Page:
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Bishops urge Congress to take bipartisan approach on health care reform


U.S. President Donald Trump talks to journalists in the Oval Office at the White House March 24 after the American Health Care Act was pulled before a vote. Now that lawmakers have withdrawn the bill, Congress must "seize this moment to create a new spirit of bipartisanship" and make "necessary reforms" in existing health care law to address access, affordability, life and conscience, said three U.S. bishops' committee chairmen. (CNS photo/Carlos Barria, Reuters)

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WASHINGTON (CNS) -- Now that lawmakers have withdrawn the American Health Care Act, Congress must "seize this moment to create a new spirit of bipartisanship" and make "necessary reforms" in existing health care law to address access, affordability, life and conscience, said three U.S. bishops' committee chairmen.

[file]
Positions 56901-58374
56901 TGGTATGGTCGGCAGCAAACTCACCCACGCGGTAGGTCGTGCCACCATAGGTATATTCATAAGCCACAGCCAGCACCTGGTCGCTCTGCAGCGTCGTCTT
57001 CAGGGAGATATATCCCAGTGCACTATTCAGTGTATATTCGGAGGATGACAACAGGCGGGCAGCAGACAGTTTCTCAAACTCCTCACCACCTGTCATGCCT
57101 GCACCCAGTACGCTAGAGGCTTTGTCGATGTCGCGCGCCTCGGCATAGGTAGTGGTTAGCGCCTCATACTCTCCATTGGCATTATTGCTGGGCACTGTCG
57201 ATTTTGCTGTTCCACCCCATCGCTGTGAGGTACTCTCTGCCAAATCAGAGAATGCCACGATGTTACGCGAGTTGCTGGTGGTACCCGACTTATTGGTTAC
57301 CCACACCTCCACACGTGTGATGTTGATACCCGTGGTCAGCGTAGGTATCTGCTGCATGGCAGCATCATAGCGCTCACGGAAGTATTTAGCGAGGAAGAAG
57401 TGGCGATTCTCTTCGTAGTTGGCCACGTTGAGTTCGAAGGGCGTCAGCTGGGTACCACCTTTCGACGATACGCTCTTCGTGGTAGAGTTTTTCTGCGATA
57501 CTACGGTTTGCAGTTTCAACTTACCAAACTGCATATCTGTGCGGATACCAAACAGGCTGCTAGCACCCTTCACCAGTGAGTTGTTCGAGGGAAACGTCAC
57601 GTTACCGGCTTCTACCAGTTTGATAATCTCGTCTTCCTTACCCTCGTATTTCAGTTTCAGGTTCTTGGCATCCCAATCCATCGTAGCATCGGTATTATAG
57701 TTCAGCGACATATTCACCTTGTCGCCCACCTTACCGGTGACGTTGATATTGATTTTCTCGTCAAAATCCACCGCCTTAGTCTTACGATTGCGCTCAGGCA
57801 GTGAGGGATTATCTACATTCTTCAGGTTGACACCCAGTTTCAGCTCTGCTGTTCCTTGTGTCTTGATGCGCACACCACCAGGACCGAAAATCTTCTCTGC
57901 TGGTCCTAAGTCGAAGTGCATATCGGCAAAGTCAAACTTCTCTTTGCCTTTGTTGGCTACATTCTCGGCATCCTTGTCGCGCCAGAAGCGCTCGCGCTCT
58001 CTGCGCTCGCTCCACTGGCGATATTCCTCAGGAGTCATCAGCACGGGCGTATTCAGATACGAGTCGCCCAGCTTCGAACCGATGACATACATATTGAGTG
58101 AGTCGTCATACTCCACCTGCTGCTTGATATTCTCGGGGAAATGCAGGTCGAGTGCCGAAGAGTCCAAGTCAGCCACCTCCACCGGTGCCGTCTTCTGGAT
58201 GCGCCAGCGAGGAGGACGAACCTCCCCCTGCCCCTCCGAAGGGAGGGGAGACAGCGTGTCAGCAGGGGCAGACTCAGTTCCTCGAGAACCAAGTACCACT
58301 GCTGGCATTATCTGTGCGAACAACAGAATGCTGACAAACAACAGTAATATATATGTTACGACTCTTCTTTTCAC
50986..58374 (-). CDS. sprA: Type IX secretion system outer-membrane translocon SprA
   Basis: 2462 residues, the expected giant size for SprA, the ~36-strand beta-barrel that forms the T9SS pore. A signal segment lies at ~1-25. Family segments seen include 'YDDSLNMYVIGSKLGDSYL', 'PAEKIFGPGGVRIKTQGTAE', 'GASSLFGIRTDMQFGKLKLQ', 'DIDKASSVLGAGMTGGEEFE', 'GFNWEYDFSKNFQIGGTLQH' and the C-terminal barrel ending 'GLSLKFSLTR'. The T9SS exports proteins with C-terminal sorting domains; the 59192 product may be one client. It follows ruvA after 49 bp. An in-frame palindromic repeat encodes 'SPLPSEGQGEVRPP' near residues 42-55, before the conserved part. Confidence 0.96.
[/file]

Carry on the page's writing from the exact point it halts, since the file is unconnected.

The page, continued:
The GOP bill was removed from consideration by the House at the eleventh hour March 24 because its passage looked unlikely, as a number of lawmakers disagreed with several of its provisions as well as the process that led to the drafting of the bill.

The measure "contained serious deficiencies, particularly in its changes to Medicaid, that would have impacted the poor and others most in need in unacceptable ways," the bishops said in a joint letter to Congress dated March 30 and released March 31 by the U.S. Conference of Catholic Bishops.

But the committee chairmen also said that withdrawal of the bill "must not end our nation's efforts to improve health care."

The letter was signed by Cardinal Timothy M. Dolan of New York, chairman of the Committee on Pro-Life Activities, Archbishop William E. Lori of Baltimore, chairman of the Ad Hoc Committee for Religious Liberty; and Bishop Frank J. Dewane of Venice, Florida, chairman of the Committee on Domestic Justice and Human Development.

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